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January 1977

Sodium Valproate and Clonazepam in the Treatment of Intractable Epilepsy

Author Affiliations

From the Division of Neurology, Prince Henry Hospital, Sydney, and the School of Medicine, University of New South Wales, Little Bay, New South Wales, Australia.

Arch Neurol. 1977;34(1):14-17. doi:10.1001/archneur.1977.00500130034007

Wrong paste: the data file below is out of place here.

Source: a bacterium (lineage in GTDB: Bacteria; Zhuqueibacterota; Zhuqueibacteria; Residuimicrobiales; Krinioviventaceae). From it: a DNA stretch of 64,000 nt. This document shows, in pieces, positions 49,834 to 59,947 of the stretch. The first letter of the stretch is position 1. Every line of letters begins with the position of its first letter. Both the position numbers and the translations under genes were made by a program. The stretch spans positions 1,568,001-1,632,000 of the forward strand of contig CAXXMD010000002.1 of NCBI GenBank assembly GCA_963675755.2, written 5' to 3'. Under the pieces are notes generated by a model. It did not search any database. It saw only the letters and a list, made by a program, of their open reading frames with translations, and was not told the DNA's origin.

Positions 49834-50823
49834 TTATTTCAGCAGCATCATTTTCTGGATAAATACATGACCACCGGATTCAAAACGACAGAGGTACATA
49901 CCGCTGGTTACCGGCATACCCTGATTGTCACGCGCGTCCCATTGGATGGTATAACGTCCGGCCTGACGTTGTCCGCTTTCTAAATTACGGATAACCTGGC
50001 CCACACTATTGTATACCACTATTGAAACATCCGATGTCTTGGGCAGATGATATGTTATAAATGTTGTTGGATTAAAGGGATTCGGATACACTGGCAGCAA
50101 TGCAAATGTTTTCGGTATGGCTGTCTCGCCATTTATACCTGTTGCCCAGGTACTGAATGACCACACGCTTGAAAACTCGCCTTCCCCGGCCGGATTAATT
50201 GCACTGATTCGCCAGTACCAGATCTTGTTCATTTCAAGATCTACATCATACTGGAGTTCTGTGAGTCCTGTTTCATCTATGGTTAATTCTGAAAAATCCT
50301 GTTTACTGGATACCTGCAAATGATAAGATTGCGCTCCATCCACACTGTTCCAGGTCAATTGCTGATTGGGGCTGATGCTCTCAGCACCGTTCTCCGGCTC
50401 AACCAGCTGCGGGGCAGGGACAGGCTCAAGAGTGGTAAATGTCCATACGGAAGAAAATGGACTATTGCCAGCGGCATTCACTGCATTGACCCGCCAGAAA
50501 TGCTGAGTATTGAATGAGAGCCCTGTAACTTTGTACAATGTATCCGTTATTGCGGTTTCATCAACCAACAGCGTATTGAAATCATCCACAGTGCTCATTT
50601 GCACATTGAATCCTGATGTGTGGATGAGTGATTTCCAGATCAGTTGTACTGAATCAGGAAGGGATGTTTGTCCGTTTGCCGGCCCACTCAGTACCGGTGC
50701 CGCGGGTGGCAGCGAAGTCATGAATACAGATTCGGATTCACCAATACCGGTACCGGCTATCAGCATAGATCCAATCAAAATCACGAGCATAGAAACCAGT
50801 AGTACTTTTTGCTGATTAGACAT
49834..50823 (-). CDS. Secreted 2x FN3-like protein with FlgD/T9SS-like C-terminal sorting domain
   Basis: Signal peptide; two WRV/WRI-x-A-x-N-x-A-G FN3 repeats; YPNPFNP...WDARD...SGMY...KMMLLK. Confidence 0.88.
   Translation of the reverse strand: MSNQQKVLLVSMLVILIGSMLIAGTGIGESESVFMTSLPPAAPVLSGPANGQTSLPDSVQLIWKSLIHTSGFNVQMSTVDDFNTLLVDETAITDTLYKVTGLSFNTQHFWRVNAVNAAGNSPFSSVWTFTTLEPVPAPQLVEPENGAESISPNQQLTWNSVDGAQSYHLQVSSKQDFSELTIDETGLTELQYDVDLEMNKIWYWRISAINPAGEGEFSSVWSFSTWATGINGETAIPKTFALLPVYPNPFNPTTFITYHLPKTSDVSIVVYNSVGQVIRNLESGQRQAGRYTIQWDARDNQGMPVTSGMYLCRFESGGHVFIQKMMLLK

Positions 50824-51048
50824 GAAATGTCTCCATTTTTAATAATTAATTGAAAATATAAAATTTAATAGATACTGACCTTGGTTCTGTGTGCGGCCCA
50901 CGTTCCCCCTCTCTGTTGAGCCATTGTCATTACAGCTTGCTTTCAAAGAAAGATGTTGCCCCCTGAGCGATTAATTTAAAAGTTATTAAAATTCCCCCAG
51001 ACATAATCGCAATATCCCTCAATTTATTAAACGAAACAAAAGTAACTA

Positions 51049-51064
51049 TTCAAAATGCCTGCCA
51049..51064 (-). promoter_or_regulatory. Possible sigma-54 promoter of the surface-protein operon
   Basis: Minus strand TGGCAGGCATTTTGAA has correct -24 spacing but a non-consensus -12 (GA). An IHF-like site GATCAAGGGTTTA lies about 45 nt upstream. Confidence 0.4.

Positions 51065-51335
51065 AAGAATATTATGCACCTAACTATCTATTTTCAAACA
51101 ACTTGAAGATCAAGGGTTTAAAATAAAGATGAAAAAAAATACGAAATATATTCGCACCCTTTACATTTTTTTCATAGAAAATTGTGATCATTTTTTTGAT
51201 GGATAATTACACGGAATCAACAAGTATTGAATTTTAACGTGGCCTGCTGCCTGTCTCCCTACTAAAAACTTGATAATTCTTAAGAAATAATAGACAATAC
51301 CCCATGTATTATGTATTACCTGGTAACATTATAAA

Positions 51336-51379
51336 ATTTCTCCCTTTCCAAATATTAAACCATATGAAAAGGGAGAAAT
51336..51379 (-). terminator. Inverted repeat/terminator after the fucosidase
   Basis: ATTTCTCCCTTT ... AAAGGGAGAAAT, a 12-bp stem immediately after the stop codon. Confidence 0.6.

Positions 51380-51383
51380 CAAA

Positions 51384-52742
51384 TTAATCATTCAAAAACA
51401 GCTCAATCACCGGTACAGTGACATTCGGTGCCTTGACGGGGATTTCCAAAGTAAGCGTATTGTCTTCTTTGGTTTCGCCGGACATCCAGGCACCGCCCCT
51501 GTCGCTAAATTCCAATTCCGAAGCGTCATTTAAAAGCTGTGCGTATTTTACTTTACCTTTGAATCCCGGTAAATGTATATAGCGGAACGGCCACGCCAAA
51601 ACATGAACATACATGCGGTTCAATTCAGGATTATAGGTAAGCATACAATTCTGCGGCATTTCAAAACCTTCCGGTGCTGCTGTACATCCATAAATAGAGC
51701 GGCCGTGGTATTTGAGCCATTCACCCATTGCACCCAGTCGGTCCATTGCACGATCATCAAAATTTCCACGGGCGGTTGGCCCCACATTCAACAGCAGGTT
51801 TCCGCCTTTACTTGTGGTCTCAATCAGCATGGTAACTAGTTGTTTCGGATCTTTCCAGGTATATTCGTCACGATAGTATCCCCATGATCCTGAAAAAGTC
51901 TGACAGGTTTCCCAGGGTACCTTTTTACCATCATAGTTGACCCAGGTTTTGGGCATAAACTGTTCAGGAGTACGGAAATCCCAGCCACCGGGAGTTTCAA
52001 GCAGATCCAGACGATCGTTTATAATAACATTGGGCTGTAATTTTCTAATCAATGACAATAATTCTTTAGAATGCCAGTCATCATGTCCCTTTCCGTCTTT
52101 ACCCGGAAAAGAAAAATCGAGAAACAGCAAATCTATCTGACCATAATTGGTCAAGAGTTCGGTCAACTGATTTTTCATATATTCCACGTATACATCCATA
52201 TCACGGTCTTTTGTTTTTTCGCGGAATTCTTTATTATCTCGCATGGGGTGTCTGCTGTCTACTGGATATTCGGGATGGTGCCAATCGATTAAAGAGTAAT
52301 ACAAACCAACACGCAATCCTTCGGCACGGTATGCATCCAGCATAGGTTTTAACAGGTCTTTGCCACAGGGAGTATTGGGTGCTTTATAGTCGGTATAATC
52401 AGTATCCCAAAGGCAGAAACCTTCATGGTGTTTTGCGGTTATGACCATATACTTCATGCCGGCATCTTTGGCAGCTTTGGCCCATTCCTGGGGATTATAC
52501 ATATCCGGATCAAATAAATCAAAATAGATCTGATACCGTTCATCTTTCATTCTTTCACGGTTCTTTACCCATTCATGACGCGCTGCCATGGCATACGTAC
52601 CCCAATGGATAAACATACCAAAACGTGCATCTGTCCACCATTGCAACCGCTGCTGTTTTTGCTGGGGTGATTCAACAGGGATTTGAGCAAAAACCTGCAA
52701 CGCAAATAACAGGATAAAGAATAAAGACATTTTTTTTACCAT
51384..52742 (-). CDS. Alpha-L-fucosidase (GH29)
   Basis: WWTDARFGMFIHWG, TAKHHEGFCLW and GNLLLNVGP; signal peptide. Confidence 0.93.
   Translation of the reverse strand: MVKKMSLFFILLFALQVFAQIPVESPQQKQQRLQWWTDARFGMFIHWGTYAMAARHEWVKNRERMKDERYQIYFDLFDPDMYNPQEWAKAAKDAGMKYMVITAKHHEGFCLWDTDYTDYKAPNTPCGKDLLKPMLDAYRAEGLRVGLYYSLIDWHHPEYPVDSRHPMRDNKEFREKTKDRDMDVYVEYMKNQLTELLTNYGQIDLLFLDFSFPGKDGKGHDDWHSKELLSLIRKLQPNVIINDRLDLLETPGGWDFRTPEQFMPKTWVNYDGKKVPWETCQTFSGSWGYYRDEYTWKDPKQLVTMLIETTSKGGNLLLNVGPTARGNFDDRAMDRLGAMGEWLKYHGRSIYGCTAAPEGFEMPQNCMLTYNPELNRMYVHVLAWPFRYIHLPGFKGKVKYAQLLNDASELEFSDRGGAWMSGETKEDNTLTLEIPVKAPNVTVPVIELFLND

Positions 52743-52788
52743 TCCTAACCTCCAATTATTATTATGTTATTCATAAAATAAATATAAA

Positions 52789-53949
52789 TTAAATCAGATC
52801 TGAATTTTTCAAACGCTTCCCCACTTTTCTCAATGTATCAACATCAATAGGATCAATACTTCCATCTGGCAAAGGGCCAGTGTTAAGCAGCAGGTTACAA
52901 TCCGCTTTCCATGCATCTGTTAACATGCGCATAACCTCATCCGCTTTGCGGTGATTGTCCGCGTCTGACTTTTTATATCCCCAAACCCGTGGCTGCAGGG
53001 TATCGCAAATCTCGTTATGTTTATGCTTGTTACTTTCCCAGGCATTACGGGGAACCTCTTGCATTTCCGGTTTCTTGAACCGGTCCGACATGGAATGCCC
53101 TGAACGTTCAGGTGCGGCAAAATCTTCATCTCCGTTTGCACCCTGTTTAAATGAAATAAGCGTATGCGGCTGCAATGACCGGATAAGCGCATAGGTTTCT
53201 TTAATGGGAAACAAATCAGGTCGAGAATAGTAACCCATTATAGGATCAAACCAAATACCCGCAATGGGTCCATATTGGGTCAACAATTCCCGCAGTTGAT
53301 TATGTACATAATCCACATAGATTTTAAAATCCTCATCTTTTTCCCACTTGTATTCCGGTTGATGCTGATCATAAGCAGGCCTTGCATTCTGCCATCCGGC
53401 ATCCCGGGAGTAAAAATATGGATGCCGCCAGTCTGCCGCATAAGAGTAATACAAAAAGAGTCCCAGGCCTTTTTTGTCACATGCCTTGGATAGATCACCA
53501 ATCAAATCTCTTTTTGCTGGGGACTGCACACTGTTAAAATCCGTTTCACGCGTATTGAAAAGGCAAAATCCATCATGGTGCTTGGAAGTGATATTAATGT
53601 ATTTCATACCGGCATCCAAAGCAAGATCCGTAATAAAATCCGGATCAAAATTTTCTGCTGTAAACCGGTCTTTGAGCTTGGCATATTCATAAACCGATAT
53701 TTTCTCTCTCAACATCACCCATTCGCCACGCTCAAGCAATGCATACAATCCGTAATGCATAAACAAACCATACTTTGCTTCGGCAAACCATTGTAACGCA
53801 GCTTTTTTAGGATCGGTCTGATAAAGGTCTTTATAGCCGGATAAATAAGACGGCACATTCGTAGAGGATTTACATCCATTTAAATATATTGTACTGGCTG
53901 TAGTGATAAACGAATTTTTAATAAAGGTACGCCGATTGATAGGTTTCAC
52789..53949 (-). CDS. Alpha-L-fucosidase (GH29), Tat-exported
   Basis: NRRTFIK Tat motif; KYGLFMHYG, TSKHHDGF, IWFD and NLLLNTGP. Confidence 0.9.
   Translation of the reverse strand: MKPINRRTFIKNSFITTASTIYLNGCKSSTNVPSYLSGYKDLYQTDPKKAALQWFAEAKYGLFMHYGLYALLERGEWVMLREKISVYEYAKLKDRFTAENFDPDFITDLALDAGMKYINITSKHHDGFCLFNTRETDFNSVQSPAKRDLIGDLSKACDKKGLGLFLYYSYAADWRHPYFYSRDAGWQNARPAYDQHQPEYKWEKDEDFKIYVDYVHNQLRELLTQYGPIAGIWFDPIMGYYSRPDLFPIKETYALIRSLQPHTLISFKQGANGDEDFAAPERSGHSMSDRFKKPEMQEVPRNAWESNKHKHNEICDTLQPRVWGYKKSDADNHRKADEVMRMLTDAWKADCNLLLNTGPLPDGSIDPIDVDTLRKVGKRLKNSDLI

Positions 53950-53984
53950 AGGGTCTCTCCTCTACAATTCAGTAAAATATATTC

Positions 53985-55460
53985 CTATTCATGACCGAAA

• Of 88 patients with intractable epilepsy, 60 have been treated with clonazepam for up to three years and 60 have been treated with sodium valproate for up to 18 months. Each agent was used sequentially in an overlapping group of 32 patients. Both agents have proven effective in the control of petit mal absences and myoclonic jerks, although some patients responded to one and not to the other. Clonazepam has given better results than valproate in temporal lobe and other partial (focal) epilepsies, while valproate has given better results in grand mal seizures and atonic attacks. Both preparations were more effective in patients with spike and wave paroxysms in their EEG recordings, the correlation being more conspicuous with valproate. Both medications appear to be safe and useful additions to anticonvulsant therapy.

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